No more will God’s people stone the ungodly.
In the Old Testament, the Law called for the people to stone their fellow Israelites found guilty of murder, idolatry, and other capital crimes. The lesson I draw from the deaths of Ananias and Sapphira is that in the Kingdom, capital punishment flows only from the hand of God. God’s people must never pick up stones of judgement again.
Sapphira – the “enabler” half of this sinful couple – seems as guilty as Ananias, who actually “did the deed”. Couples are one flesh. Sometimes the flesh is corrupted. I am reminded of an elderly Vermont couple that has spent their lives laboring on behalf of abortion and euthanasia. They love each other and walk hand in hand to and from the legislative hearings at which they push for laws that would result in the unnecessary deaths of the very young and the very old. They are united in their anger at activist Christians. Should grace break through to one or the other, I hope he or she will be willing to choose the Kingdom over corrupted oneness.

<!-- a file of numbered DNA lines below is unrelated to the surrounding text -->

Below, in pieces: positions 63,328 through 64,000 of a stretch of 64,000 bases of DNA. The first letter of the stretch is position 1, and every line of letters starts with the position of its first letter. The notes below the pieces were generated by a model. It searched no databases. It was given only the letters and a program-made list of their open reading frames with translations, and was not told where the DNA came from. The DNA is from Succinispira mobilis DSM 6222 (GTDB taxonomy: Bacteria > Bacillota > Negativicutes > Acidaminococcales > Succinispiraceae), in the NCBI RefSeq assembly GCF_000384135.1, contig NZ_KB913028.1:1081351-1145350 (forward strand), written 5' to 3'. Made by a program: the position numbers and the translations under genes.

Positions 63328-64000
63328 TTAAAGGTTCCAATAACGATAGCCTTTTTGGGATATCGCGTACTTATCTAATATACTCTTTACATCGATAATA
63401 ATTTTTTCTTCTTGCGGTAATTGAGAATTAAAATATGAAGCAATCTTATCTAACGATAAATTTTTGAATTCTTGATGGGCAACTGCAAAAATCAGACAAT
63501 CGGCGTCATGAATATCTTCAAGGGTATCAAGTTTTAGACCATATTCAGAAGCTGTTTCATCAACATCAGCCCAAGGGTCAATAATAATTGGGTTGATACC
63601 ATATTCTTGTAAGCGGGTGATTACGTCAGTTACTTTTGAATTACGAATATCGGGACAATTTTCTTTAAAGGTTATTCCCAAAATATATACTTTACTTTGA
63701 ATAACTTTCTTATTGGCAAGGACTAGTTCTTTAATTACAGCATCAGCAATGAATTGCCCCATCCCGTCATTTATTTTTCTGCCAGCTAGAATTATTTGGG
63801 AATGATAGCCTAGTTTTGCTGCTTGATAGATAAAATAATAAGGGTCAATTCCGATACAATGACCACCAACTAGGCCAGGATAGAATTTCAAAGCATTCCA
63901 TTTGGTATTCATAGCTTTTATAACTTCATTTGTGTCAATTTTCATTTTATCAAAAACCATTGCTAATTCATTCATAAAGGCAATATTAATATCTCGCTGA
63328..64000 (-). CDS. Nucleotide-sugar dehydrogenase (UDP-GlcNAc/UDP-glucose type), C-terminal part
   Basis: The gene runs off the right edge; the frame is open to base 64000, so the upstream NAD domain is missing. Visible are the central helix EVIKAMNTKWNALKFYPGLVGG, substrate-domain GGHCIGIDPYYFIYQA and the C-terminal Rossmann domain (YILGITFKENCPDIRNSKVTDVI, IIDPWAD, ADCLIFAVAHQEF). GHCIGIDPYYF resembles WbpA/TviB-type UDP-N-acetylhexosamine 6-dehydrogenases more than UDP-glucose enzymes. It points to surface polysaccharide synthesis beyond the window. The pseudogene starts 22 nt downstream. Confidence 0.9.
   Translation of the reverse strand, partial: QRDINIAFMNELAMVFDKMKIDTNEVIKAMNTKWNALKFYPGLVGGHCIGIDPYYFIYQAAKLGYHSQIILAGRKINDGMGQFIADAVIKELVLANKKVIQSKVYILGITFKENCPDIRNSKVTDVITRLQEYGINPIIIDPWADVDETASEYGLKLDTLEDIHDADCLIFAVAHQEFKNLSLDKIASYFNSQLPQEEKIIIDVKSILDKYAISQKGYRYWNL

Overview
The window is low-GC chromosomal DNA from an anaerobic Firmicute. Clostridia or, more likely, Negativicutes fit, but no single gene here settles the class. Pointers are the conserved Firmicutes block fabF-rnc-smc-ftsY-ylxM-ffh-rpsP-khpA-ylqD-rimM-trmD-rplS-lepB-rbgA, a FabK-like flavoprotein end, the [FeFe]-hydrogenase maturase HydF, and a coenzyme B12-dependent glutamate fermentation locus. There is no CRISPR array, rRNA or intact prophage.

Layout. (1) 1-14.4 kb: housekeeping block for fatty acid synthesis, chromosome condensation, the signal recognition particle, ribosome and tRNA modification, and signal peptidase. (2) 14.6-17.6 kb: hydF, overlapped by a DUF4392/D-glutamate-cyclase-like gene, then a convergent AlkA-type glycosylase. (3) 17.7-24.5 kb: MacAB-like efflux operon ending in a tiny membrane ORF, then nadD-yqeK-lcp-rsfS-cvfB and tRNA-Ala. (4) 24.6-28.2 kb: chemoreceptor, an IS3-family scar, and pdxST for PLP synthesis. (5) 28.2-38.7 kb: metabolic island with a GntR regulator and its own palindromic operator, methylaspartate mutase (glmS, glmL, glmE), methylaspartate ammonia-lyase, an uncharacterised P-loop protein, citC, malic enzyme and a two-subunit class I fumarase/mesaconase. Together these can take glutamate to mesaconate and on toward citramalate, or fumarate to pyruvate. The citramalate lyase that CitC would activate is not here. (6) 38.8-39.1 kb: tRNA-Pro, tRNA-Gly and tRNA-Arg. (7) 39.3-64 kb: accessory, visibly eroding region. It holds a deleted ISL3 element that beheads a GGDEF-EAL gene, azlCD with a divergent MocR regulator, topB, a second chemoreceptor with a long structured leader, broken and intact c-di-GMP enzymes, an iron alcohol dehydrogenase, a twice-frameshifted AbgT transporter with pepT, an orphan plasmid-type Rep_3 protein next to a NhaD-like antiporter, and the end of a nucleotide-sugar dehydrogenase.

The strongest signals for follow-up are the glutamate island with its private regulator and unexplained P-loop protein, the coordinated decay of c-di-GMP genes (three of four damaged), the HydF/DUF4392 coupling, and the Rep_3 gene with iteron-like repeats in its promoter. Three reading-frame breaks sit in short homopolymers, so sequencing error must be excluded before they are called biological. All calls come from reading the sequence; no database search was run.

Ananias and Sapphira pretended to holiness while loving money. In fact, it is the sin of the Pharisees, and Spirit of God is jealous, jealous, jealous over His bride and will not share her with that wicked spirit.
And speaking of those Pharisees – not all of them were ungodly! Witness Gamaliel, one of the great teachers of the Hebrew faith. His “leave them alone and let God sort it out” is at odds with the practioners of the Stamp Them Out School of Religious Discipline, but is more in line with the stone-free Kingdom and, practically speaking, with the new reality that Israel is no longer a free theocracy, but a people subjected by its own idolatry to pagan rule. It also reminds me of advice an aged John Wesley gave to a young William Wilberforce: if God is directing your work to end slavery in the British empire, never give up, because if God wills it, you cannot fail.
On the subject of Gamaliel, Wikipedia agrees with Luke: he “was a leading authority in the Sanhedrin in the mid 1st century CE. He was the grandson of the great Jewish teacher Hillel the Elder, and died twenty years before the destruction of the Second Temple in Jerusalem (70 CE).” Jewish literature has him instructing the king and queen, probably Herod Agrippa and his wife Berenice. Hillel, by the way, was the sage who was asked to explain the Law of God while balancing on one foot. He answered, “do no harm to your neighbor. All else is explanation.”